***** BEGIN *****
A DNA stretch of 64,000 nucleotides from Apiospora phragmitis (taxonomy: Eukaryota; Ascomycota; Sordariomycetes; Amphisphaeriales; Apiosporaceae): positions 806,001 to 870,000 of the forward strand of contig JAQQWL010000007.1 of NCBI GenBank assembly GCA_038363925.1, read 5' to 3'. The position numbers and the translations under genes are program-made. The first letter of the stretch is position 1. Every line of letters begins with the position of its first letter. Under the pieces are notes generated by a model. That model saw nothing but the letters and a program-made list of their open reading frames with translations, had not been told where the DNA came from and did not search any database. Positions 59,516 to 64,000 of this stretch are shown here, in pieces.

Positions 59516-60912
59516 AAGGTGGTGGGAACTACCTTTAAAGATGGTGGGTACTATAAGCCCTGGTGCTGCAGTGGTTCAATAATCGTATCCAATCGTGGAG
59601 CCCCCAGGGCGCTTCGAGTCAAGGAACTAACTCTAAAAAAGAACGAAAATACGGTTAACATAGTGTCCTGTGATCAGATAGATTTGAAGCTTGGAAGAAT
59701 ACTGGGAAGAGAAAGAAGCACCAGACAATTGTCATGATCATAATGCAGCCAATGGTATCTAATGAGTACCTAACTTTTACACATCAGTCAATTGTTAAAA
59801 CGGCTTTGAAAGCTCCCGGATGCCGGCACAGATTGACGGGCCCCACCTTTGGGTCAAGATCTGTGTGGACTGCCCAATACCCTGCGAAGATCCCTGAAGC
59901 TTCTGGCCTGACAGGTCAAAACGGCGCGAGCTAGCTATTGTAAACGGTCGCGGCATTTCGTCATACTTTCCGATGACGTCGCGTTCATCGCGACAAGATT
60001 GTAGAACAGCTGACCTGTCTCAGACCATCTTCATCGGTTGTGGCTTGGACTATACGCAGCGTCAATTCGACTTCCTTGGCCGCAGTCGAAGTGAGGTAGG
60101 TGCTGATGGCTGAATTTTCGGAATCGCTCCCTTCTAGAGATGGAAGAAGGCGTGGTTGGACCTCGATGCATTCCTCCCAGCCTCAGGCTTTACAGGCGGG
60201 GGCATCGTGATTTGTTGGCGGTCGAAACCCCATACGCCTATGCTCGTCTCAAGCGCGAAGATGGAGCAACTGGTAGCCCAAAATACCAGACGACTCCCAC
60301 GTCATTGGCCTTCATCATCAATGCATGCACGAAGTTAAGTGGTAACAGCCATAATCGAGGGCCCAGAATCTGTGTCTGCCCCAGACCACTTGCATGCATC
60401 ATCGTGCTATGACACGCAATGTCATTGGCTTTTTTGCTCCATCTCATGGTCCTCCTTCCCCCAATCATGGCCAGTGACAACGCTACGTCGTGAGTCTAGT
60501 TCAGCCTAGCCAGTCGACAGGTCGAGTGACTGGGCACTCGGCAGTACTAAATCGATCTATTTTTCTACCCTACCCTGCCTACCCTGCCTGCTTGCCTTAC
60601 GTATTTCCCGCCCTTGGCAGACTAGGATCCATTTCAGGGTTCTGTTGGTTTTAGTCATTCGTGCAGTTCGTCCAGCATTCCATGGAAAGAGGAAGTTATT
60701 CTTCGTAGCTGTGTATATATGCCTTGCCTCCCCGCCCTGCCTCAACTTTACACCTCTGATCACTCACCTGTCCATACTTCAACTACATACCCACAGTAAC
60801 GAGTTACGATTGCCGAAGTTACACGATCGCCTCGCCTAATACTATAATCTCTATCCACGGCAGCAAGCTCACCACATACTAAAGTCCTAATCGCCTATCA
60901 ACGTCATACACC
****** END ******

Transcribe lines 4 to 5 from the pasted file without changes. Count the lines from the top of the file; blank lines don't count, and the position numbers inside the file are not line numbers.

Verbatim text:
59601 CCCCCAGGGCGCTTCGAGTCAAGGAACTAACTCTAAAAAAGAACGAAAATACGGTTAACATAGTGTCCTGTGATCAGATAGATTTGAAGCTTGGAAGAAT
59701 ACTGGGAAGAGAAAGAAGCACCAGACAATTGTCATGATCATAATGCAGCCAATGGTATCTAATGAGTACCTAACTTTTACACATCAGTCAATTGTTAAAA